Hooper, Chanderpaul put West Indies in command
It was a frustrating day at the office for the Indians, the kind when almost nothing goes right, the world seems a cruel place, and circumstances just plummet downhill. And yes, the kind when competitors are making merry at your expense. West Indies, from 33 for one, reached a comfortable 314 for four, a healthy lead of 212 with three days to go in this game.
There were three little moments of joy for the Indians, but they were too minor and too fleeting to bring any lasting comfort. The first came right at the start of play. With 35 on the board, just two runs added to the overnight score, Chris Gayle was rapped on the pads without really moving his feet by a well pitched-up Zaheer Khan delivery. Asoka de Sliva made an easy decision, and Gayle (14) was on his way.
Then came the first big partnership of the day - 119 for the third wicket between Ramnaresh Sarwan and Brian Lara.
Lara started off rather tentatively, looking to play himself in rather than blaze a trail. Although never in serious trouble, the left-hander was found lacking once or twice when the ball beat the outside edge or thudded into his pads. After lunch, however, Lara looked deadly dangerous. The risk-taking was minimal, and the flow was returning slowly but steadily. One over in particular stood out, when Javagal Srinath was hit for boundaries to long-on and long off. Both shots came with that characteristic flow of the blade, the full face of the bat and impeccable timing.
And then, against the grain of play, an innocuous-looking delivery from Ashish Nehra trapped the master. Full and hinting to swing, the ball forced Lara (55, 123 balls, five fours) to dab forward, presenting Nehra with a simple return catch.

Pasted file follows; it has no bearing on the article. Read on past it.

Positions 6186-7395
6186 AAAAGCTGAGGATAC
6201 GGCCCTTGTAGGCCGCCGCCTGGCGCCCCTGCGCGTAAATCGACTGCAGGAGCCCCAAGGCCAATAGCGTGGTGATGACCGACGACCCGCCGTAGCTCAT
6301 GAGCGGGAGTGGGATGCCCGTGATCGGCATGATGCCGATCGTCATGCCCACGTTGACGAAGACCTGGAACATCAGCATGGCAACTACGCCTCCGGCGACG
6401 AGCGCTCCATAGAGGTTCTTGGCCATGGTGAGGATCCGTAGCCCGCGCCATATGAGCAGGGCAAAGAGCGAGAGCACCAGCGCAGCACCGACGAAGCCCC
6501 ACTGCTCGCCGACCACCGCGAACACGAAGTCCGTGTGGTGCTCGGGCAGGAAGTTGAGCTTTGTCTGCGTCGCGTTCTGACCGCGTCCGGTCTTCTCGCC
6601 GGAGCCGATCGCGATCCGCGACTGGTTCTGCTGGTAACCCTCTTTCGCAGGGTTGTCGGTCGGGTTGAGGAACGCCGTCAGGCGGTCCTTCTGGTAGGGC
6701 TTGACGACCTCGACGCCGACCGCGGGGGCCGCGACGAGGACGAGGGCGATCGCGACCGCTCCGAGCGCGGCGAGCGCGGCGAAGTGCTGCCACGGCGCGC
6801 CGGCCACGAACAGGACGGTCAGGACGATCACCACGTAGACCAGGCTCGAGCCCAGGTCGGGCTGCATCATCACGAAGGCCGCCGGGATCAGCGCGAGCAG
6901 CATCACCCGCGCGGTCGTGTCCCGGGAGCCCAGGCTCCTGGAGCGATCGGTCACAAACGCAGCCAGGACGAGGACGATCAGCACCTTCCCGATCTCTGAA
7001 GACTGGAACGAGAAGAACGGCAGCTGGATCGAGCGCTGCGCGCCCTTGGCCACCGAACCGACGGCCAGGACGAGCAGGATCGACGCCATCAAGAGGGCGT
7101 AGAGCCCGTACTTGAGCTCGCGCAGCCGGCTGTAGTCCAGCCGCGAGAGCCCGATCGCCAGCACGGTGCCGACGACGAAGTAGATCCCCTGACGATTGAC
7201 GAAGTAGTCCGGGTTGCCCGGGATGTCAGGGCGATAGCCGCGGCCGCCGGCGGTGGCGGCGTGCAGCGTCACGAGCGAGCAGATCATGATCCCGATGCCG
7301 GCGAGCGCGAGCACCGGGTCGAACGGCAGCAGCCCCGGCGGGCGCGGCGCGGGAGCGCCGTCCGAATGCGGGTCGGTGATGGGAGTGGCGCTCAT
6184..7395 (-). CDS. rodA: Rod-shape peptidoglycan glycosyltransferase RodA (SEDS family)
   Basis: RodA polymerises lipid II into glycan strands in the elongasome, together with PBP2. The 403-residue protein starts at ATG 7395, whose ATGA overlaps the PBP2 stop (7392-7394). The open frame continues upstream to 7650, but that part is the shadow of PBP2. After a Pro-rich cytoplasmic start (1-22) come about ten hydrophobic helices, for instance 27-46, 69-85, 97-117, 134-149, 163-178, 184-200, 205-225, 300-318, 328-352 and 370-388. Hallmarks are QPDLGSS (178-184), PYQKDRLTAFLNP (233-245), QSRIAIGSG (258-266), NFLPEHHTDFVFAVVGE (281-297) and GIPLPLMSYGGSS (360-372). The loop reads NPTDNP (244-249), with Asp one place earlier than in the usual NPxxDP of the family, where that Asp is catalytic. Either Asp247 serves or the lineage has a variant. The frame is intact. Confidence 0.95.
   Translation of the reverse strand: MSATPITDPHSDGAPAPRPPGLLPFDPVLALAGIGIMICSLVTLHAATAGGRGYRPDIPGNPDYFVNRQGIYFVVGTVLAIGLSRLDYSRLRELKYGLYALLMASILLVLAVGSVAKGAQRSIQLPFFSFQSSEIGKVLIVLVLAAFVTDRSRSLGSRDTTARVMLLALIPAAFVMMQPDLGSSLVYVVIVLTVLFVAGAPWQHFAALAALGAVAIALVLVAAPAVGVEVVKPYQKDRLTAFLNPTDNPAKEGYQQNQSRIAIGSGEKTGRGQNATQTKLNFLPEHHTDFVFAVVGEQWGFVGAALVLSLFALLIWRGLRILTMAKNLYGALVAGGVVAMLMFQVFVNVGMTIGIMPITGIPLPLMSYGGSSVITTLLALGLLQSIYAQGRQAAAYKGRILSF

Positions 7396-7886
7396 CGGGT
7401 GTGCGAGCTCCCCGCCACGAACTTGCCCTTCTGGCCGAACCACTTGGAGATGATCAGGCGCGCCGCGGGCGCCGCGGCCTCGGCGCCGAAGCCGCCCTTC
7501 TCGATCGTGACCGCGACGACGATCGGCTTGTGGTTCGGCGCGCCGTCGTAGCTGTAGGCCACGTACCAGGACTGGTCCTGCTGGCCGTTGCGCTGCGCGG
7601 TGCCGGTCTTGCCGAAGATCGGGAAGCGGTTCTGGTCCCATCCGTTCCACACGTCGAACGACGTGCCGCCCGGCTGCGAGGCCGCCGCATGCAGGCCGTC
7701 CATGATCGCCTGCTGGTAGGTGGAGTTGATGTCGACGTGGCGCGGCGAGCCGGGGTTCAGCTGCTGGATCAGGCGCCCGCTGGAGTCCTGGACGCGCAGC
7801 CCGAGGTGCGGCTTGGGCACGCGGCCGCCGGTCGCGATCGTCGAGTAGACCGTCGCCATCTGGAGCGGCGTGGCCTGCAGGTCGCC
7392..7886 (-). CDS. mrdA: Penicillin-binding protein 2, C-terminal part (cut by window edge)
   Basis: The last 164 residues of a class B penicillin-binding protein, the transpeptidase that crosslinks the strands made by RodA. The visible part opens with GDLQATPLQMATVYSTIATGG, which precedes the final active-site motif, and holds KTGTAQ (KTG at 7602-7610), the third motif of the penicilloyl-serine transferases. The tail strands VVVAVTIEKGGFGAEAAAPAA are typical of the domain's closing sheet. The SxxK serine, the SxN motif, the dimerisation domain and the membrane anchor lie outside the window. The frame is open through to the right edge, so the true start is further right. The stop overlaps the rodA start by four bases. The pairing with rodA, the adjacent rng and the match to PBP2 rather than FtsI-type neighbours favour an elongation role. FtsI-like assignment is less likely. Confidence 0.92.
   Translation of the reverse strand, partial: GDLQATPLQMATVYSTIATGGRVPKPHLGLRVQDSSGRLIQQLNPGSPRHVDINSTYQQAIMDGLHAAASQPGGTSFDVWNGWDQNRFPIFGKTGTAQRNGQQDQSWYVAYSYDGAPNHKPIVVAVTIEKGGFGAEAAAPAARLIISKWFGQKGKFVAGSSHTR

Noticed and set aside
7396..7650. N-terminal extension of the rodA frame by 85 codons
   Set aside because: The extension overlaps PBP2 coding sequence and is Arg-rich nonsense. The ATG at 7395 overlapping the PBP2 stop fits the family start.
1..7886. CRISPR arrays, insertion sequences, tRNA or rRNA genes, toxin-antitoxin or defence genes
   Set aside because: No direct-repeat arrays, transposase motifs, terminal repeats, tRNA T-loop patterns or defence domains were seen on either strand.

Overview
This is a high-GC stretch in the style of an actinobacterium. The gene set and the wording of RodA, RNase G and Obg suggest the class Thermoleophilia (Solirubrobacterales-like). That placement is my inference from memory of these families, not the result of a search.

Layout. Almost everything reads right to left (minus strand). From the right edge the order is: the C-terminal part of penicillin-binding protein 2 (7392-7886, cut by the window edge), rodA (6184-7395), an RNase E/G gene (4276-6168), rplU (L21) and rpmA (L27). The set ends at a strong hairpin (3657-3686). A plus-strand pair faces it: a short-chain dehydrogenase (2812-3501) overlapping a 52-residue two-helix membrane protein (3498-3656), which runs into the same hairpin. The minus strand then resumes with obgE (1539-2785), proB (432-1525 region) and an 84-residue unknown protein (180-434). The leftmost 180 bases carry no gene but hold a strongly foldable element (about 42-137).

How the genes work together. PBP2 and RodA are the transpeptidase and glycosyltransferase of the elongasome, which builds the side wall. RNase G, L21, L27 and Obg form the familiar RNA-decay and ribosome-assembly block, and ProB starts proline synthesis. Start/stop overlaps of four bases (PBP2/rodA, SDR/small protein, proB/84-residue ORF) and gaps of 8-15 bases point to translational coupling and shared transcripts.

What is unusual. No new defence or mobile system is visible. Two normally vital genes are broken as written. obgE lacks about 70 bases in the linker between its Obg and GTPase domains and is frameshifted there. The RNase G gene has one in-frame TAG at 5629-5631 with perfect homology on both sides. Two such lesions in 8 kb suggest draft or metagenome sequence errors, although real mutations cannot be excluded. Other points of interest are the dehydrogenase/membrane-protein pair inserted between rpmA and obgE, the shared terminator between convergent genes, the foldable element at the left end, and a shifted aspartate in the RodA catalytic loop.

At the opposite end to Lara, Sarwan gave a good account of why people rate this 21-year-old as a future mainstay of West Indian batting. Playing some exquisite strokes off the back foot that raced away to the fence, Sarwan blunted the Indian bowling. Comfortable against the quick men and adequate against Harbhajan Singh, Sarwan crafted a tidy half-century. However, he seems just a tad too content on reaching his half-century, rarely going on to make big scores. Sarwan's loose swat at 60 (147 balls, 10 fours) went straight to the hands of Wasim Jaffer at gully.
Two wickets in 13 balls. Once again, Nehra had proven his worth as a partnership breaker. After his lethal effort at Port of Spain, the left-arm seamer had once again struck vital blows in Barbados.
But that was not the only sequence of events that evoked a sense of déjà vu. The two men from Guyana, Carl Hooper and Shivnarine Chanderpaul came together to craft an unbeaten partnership of 153 for the fifth wicket.
It was a strange partnership. Hooper seemed out of sorts and bogged down. It was almost as though the failure of the previous Test, which some feel West Indies were capable of winning, weighed heavily on the skipper. Chanderpaul, however, had no such problems. He easily outscored his partner, striking some crisp boundaries through midwicket. When Chanderpaul brought up his half-century, Hooper had a mere 15 runs to his name.
Things swung around once more. After the tea break, Hooper came out all guns blazing. Whatever he sipped at the break must have done him a world of good. A commanding square cut started the run-flow. Hit with all the power and elan for which Caribbean batsmen are famous, the shot gave Hooper the confidence he needed. And if that were not enough to do the job, third umpire Billy Doctrove gave Hooper a reprieve; driving Nehra back down the wicket, Chanderpaul found the bowler's hand on the way to the stumps, with Hooper well short of his crease. Or so thought just about everyone who watched the TV replays - other than Doctrove, of course.
Before one realised it, Hooper had caught up with Chanderpaul. When the umpires put an end to an inordinately long last session, not before the sun winked its way behind a cloud just on the edge of the horizon, Hooper had 70 (172 balls, 10 fours) while Chanderpaul was on 73 (157 balls, 12 fours).
Tired, unlucky in patches and run ragged, the Indians would not be bothered in the least about which of the Guyanese scored faster. The fact that they are still around to fight another day, having added 153 for the fifth wicket, will cause Ganguly to lose some sleep.